The important conditions to rule out first include pregnancy, endometrial hyperplasia (abnormal thickening of the lining of the womb) and endometrial carcinoma.
If there are organic causes of menorrhagia, such as fibroids or adenomyosis, treatment options can be offered based on your wishes and fertility concerns.
If there is suspected chronic endometritis (risk factors include recent childbirth or intrauterine procedure), this can often be treated with a course of antibiotics.
If you are found to be anaemic, iron supplementation is usually recommended.
The general considerations guiding the choice of initial treatment are:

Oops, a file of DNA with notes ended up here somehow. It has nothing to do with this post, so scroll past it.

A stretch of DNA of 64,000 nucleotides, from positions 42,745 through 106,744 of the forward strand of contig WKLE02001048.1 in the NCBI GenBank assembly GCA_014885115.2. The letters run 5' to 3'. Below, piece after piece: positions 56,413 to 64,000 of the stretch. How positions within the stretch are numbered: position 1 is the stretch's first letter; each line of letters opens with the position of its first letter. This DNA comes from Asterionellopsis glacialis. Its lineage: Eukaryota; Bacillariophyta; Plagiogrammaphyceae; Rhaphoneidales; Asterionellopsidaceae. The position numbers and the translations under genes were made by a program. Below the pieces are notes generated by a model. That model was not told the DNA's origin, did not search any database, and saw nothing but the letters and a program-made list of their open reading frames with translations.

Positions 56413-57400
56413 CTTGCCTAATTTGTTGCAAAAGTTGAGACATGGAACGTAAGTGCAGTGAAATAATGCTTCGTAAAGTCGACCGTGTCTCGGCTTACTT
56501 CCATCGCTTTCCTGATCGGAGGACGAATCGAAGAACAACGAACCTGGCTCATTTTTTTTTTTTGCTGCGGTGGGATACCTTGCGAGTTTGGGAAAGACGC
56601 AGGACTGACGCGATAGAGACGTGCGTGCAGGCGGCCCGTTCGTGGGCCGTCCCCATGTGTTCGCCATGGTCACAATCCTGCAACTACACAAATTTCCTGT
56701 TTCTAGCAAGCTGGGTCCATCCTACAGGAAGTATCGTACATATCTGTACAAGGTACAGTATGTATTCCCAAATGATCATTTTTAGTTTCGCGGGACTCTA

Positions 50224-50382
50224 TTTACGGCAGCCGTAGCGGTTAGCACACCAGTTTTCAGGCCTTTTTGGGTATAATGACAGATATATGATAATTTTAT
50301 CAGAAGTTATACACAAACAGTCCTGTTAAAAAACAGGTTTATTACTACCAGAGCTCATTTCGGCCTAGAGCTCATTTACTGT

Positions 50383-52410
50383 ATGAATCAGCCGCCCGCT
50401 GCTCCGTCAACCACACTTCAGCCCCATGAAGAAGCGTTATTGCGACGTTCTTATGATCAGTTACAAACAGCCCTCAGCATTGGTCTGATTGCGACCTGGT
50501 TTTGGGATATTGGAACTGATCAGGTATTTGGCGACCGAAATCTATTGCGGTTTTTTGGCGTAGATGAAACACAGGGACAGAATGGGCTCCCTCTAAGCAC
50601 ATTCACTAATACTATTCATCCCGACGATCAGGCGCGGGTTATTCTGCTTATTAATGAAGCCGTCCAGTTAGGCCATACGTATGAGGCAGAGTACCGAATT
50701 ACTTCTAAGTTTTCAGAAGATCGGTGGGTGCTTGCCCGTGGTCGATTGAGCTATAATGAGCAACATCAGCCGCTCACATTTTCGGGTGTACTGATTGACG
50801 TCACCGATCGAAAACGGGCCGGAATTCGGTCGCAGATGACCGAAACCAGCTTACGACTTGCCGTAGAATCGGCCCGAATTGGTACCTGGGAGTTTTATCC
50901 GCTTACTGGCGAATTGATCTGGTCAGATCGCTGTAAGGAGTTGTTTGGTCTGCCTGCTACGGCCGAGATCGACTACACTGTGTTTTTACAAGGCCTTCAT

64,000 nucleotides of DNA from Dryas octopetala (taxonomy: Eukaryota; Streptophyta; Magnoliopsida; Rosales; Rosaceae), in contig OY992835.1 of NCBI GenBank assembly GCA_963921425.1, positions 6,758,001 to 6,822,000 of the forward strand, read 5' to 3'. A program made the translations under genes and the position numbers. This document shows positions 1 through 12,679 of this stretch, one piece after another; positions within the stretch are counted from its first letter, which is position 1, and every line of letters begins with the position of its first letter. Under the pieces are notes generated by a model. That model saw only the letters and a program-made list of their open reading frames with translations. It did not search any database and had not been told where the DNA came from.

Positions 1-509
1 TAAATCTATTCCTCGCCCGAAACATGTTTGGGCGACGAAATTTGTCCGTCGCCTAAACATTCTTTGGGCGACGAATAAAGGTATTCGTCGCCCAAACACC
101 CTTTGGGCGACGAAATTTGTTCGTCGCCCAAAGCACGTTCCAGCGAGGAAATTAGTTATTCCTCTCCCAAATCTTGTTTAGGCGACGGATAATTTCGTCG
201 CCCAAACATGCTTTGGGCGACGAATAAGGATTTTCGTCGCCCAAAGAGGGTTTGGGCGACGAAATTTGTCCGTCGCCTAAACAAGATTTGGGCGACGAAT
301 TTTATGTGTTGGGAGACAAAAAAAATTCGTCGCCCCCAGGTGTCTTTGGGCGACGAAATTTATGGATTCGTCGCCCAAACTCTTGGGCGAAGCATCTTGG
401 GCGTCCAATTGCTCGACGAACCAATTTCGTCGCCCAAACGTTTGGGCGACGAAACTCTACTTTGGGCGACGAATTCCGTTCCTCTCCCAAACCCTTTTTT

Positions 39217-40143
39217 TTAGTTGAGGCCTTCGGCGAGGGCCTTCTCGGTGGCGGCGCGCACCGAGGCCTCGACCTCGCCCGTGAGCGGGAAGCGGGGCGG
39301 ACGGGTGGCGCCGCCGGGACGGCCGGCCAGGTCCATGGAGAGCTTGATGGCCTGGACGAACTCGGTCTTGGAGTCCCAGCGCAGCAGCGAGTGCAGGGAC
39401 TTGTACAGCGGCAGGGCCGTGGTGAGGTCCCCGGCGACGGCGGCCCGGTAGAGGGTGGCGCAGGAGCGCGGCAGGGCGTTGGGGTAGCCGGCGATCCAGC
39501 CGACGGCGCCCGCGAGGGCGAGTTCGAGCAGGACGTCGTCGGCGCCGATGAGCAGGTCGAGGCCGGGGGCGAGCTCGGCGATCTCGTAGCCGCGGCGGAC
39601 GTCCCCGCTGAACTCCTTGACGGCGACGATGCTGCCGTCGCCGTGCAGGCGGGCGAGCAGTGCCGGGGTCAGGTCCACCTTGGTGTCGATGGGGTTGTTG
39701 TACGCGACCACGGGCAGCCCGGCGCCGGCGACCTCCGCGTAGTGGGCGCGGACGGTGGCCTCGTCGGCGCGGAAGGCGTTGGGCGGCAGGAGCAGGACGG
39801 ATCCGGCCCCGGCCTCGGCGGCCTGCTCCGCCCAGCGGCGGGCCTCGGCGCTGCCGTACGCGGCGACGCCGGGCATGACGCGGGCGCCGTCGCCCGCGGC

In the absence of any structural or histological abnormalities, or fibroids more than 3 cm causing distortion of uterine cavity, the recommendations for treatment are:
This may be considered also if you are close to menopause and other treatments are not working or contraindicated.
The choice of treatment will depend on both the uterine size and the patient’s desire to retain her uterus.
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